Finance whiz and music lover to be Bertelsmann CEO
FRANKFURT (Reuters) - Bertelsmann, Europe's largest media company, said its Chief Financial Officer Thomas Rabe will take over as chief executive at the start of next year, succeeding Hartmut Ostrowski.
Ostrowski, who took the helm in 2008, will take a seat on Bertelsmann's supervisory board, the company said, adding Ostrowski was making the switch for personal reasons.
The move comes as a surprise as Ostrowski's term ran until December 2012, although Bertelsmann -- best known for its TV arm RTL and publisher Random House -- has traditionally decided to extend contracts for top jobs a year before they end.
In March, Ostrowski said he was happy to continue his work until retirement, which at Bertelsmann would have been in seven years, when he turns 60.
It was an open secret that CFO Rabe had been on the lookout to become a CEO at Bertelsmann or elsewhere. But whenever he was in talks to leave, the media group had persuaded him to stick it out at Bertelsmann.
The tall and lanky Rabe, who towers over Ostrowski, had been in talks to lead commercial broadcaster ProSieben, RTL's main rival in Germany, but was persuaded to stay.
Later Rabe was touted as a potential candidate to head German retail group Haniel, but again he ended up staying with Bertelsmann.
"It's high time that he takes on this position," said a person who has worked closely with him but declined to be named.
"All in all he has been a financial officer for 11 years, first at RTL Group then for all of Bertelsmann ... I think he is what the company needs right now," the person said.
Rabe and Ostrowski were known to be at odds partly due to their different styles and personalities, but company sources have said the two had put their differences to rest.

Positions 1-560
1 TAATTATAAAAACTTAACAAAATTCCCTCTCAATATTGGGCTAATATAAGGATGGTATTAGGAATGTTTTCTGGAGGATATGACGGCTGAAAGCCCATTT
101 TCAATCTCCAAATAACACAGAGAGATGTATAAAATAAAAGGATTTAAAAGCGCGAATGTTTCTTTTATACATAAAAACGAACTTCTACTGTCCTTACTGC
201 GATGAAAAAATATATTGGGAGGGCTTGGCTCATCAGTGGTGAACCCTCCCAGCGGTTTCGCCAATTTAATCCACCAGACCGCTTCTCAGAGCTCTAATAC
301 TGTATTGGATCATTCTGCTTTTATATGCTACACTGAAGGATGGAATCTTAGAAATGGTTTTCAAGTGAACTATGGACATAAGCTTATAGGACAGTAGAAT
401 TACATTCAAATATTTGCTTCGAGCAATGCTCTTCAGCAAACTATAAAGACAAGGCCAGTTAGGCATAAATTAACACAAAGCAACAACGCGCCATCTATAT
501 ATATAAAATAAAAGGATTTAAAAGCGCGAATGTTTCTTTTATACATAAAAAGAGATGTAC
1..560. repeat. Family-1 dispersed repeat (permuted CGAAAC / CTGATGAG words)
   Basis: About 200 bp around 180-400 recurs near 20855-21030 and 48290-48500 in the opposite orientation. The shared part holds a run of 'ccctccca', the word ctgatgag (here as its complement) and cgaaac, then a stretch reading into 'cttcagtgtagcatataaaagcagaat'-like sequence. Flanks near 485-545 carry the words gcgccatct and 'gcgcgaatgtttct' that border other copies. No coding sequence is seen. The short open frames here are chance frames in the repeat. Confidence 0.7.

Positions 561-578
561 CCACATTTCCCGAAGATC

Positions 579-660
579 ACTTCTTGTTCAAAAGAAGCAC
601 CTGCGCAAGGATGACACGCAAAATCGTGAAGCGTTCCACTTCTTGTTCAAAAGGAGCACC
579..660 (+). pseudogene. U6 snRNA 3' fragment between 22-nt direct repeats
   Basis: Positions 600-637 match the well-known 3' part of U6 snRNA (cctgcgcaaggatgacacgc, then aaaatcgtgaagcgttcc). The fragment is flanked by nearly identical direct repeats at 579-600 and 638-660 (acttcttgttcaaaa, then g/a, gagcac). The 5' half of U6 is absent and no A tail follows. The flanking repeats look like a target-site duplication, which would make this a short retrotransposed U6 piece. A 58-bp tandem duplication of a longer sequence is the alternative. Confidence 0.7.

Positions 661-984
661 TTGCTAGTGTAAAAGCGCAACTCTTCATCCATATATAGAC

Ostrowski has spent almost his entire career working for Bertelsmann at the group's headquarters in the small northern German town of Guetersloh, less than 20 kilometers (12 miles) from Bielefeld, where he was born.
He made a name for himself running Bertelsmann's services unit arvato, which became the group's fastest-growing business, branching out from media-related services into call centers, financial clearing houses and mobile services -- setting himself up for the CEO post.
As CEO Ostrowski had been welcomed as stable and dependable, especially during the financial crisis, but he was also seen by some analysts as lacking vision.
Rabe, on the other hand, was born in Luxembourg, worked internationally, speaks several languages and is known to be a sharp, analytical thinker.
"He really goes out and digs in, for example when Bertelsmann ended the music joint venture with Sony, he found a nugget that he could grow," the person said, referring to Bertelsmann music rights publishing arm, which is prospering under Rabe's leadership.
Rabe is known for his love of music having played bass in a punk rock band in his youth. When time permits, he can be seen cycling through Berlin, where he lives part time.
Rabe earned the respect of the Mohn family, which controls the company founded over 175 years ago, when he managed the buyout of Belgian investor GBL.
At Bertelsmann he diligently worked on reducing its mountain of debt to a manageable pile, leaving the group free to again consider acquisitions.
Rabe, 46, previously worked for the EU Commission in Brussels and Germany's Treuhandanstalt, the federal agency that privatized East German enterprises.
"He really is brilliant," a company source said, adding: "I think we are in for an interesting time."
(Editing by David Holmes)
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